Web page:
Category Archives: General

The Pan-Scan For Trauma

Diagnostic imaging is a mainstay in diagnosing injuries in major trauma patients. But the big questions are, how much is enough and how much is too much? X-radiation is invisible but not inocuous. Trauma professionals tend to pay little attention to radiation that they can’t see in order to diagnose things they can’t otherwise see. And which may not even be there.

There are two major camps working in emergency departments: scan selectively and scan everything. It all boils down to a balance between irradiating enough to be satisfied that nothing has been missed, and irradiating too much and causing harm later. 

A very enlightening study was published last year from the group at the University of New South Wales. They prospectively looked at their experience while moving from selective scanning to pan-scanning.They studied over 600 patients in each cohort, looking at radiation exposure, missed injuries, and patient injury and discharge disposition variables.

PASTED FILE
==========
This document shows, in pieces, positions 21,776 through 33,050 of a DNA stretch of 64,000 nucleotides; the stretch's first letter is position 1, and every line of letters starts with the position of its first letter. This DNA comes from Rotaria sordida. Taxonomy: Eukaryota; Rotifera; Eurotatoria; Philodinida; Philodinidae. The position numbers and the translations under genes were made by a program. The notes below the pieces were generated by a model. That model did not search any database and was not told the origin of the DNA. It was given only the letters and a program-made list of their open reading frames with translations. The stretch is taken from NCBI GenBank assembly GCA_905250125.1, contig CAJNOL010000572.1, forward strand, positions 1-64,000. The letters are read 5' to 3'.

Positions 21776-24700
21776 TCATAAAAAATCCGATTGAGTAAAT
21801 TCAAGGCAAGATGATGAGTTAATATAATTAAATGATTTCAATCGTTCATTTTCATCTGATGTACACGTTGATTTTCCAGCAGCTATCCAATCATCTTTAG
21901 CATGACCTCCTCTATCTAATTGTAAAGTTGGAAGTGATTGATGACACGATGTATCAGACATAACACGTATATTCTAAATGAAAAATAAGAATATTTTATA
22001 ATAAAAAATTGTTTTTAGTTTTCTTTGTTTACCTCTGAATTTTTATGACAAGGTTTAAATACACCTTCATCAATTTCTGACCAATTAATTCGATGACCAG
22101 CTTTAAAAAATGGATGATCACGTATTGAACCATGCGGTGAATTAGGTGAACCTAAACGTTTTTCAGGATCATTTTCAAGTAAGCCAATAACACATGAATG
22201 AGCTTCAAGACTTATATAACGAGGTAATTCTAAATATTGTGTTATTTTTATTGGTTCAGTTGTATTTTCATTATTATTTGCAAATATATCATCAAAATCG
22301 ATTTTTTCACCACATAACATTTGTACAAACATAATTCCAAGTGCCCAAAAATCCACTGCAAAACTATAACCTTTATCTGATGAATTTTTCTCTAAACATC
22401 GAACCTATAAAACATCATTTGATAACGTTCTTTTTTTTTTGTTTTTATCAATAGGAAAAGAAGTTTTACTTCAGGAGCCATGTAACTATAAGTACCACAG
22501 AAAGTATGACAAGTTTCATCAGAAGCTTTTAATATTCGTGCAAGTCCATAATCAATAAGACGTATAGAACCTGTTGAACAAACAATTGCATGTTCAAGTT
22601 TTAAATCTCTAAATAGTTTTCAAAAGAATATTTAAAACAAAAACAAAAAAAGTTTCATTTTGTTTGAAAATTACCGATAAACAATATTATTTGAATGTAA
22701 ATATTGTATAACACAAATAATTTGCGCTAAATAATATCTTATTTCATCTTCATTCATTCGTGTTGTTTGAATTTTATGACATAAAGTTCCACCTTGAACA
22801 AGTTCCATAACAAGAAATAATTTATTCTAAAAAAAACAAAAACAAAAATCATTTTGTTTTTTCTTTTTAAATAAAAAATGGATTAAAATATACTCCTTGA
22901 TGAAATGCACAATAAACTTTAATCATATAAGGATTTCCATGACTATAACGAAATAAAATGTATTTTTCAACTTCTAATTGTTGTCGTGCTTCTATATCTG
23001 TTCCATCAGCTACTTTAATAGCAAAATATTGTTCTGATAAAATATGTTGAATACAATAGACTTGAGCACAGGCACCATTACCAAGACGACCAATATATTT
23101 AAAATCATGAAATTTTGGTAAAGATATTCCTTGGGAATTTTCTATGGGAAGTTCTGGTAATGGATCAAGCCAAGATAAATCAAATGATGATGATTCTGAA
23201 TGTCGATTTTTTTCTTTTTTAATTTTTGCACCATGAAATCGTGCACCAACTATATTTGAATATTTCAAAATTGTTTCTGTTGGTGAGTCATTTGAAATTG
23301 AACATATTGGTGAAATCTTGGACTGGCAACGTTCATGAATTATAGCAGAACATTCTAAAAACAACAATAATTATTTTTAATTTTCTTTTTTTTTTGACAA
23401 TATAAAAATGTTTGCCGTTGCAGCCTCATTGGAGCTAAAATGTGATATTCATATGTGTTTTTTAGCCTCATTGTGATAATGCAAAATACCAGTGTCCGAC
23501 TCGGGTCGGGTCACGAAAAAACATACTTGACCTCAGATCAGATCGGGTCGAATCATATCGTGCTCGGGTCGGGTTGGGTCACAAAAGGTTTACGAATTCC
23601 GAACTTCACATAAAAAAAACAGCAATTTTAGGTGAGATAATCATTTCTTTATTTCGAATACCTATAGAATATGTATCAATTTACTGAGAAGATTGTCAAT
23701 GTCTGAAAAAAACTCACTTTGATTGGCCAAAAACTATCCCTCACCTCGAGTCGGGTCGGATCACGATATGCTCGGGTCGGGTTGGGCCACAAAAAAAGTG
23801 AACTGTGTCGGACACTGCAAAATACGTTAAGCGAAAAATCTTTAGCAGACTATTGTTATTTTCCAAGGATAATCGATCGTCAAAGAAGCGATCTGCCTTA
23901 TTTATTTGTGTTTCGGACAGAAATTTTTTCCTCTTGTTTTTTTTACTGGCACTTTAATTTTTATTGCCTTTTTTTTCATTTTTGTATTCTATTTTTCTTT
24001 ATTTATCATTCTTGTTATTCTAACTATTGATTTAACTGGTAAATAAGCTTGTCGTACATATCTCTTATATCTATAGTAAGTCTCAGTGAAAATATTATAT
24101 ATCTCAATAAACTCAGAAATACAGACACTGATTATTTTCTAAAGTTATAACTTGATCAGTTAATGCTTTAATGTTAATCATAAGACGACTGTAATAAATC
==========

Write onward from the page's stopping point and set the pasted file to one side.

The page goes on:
Here are the interesting findings:

  • Absolute risk of receiving a higher radiation dose increased from 12% to 20%. This translates to 1 extra person of every 13 evaluated receiving a higher dose.
  • The incidence of receiving >20 mSv radiation dose nearly doubled after pan-scanning. This is the threshold at which we believe that cancer risk changes from low (<1:1000) to moderate (>1:1000).
  • The risk of receiving >20 mSv was lower in less severely injured patients (sigh of relief)
  • There were 6 missed injuries with selective scanning and 4 with pan-scanning (not significant). All were relatively minor.